Best practice for VMware LUN size

I was asked this question today.  Its one of my favorite questions to answer but I’ve never wrote it down.  Today I did so here it is.  Let me know if you agree or if you have other thoughts.

For a long time VMware’s max LUN size was 2TB.  This restriction was not a big issue to many but some wanted larger LUN sizes because of an application requirement. In these cases it was typically one or only a few VM’s accessing the large datastore/LUN.  vSphere 5 took the LUN size limit from 2 TB to 64TB.  Quite a dramatic improvement and hopefully big enough to satisfy those applications.

For general purpose VMs, prior to vSphere 4.1, the best practice was to keep LUN sizes smaller than 2TB (i.e. even though ESX supports 2TB LUNs, don’t make them that big).  500GB was often recommended.  1TB was OK too.  But it really depended on a few factors.  In general, the larger the LUN the more VM’s it can support.  The reason for keeping the LUN sizes small in the past was to limit the number of VM’s per datastore/LUN.  The implication of putting too many VM’s on a datastore/LUN is that performance would suffer.  First reason is that vSphere’s native multipathing only leverages one path at a time per datastore/LUN.  So if you have multiple datastores/LUN’s then you can leverage multiple paths at the same time.  Or, you could go with EMC’s PowerPath/VE to better load balance the IO workload.  Second reason is with block storage for vSphere 4.0 and earlier there was a hardware locking issue.  This meant that if a VM was powered on, off, suspended, cloned,… then the entire datastore/LUN was locked until the operation was complete thus freezing out the other VM’s utilizing that same datastore/LUN.  This was resolved in vSphere 4.1 with VAAI Hardware Offload Locking assuming the underlying storage array supported the API’s.  But before VAAI, keeping the LUN sizes small helped administrators limit the number of VM’s on a single datastore/LUN thus reducing the effects of the locking and pathing issues.

OK, that was the history, now for the future.  The general direction for VMware is to go with larger and larger pools of compute, network, and storage.  Makes the whole cloud thing simpler.  Thus the increase of support from 2TB to 64TB LUN’s.  I wouldn’t recommend going out and creating 64TB LUN’s all the time.  Because of VAAI the locking issue goes away.  The pathing issue is still there with native multipathing but if you go with EMC’s PowerPath/VE then that goes away.  So then it comes down to how big the customer wants to make their failure domains.  The thinking is that the smaller the LUN the less VM’s placed on it thus the less impact if a datastore/LUN were to go away.  Of course we go through great lengths to prevent that with five 9’s arrays and redundant storage networks, etc.  So, the guidance I’ve been seeing lately is 2TB datastores/LUNs is a good happy medium of not too big and not too small for general purpose VM’s.  If the customer has specific requirements to go bigger then that’s fine, it’s supported.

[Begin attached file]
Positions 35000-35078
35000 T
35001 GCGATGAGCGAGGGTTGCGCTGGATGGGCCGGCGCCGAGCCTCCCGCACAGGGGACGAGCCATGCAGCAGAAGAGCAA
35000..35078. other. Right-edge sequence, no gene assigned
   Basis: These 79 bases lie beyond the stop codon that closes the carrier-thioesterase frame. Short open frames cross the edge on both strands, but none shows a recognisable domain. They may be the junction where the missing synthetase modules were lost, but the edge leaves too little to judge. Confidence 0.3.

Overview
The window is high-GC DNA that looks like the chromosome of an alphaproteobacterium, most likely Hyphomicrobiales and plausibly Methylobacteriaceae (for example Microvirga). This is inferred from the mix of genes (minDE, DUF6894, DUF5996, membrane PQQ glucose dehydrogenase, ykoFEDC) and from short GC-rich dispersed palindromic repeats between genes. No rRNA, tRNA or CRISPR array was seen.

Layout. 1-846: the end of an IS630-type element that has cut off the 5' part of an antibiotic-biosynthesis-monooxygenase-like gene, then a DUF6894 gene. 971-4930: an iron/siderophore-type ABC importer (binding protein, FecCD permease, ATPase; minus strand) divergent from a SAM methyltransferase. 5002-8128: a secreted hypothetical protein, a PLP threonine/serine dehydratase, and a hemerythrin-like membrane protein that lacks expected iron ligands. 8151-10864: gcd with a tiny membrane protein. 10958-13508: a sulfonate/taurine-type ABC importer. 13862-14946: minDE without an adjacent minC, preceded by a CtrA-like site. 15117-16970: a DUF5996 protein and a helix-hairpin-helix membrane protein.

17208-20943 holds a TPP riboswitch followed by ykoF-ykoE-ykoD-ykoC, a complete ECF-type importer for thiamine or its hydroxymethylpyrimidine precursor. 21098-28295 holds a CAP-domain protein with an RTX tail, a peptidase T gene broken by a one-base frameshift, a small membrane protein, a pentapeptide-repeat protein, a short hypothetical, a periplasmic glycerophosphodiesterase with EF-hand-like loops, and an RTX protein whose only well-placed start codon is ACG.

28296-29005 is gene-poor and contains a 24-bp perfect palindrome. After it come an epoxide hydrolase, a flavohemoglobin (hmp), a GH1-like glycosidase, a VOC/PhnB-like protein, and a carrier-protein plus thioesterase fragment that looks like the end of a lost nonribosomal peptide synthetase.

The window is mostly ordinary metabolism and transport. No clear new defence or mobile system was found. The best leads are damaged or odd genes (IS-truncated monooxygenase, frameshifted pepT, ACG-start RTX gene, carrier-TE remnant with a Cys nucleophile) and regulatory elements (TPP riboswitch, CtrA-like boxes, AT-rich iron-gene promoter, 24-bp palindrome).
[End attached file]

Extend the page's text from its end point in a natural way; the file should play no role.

So, in the end, it depends!!!

Oh, and the storage array behavior does have an impact on the decision.  In the case of an EMC VNX, assuming a FAST VP pool then the blocks will be distributed across various tiers of drives.  If more drives are added to the pool then the VNX will rebalance the blocks to take advantage of all the drives.  So whether it’s a 500GB LUN or 50TB LUN, the VNX will balance the overall performance of the pool.  Lots of good info here about the latest Inyo release for VNX:

http://virtualgeek.typepad.com/virtual_geek/2012/05/vnx-inyo-is-going-to-blow-some-minds.html

VMware vSphere 5 VAAI support for EMC CX4

In vSphere 4 the VAAI test harness only included functionality.  So if a storage array supported the VAAI primitives and passed VMware’s functionality test then VAAI was listed as a feature of the supported array in the Storage/SAN Compatibility Guide.  vSphere 5 added a VAAI performance test.  This is due to some of the issues it discovered when it released their Thin Provision Reclaim VAAI feature in vSphere 5.

EMC’s CX4 did not pass VMware’s performance test harness for XCOPY/Block Zero.  Atomic Test and Set (ATS) Hardware Offloading did pass the performance testing but since the XCOPY/Block Zero didn’t pass then VMware considers all VAAI as unsupported on the CX4.

Chad Sakac (Virtual Geek) lays it all out at the end of the PPT and recording in the post VNX engineering update, and CX4/VAAI vSphere scoop.  In that he proposes the following EMC support model:

  • Running with VAAI block acceleration on a CX4 with ESX5 is considered an unsupported configuration by VMware.
  • EMC will support the use of VAAI block under ESX5 with CX4 arrays.
  • If customers running this configuration have an issue, EMC recommends they turn off the VAAI features. If the condition persists, VMware will accept the case. If the problem is no longer occurring, contact EMC for support.

vSphere 4 did not have a performance test harness.  So if they were happily running vSphere 4 with VAAI enabled then they can upgrade to vSphere 5, leave VAAI enabled, and likely enjoy the same experience they have now for their CX4 on vSphere 4.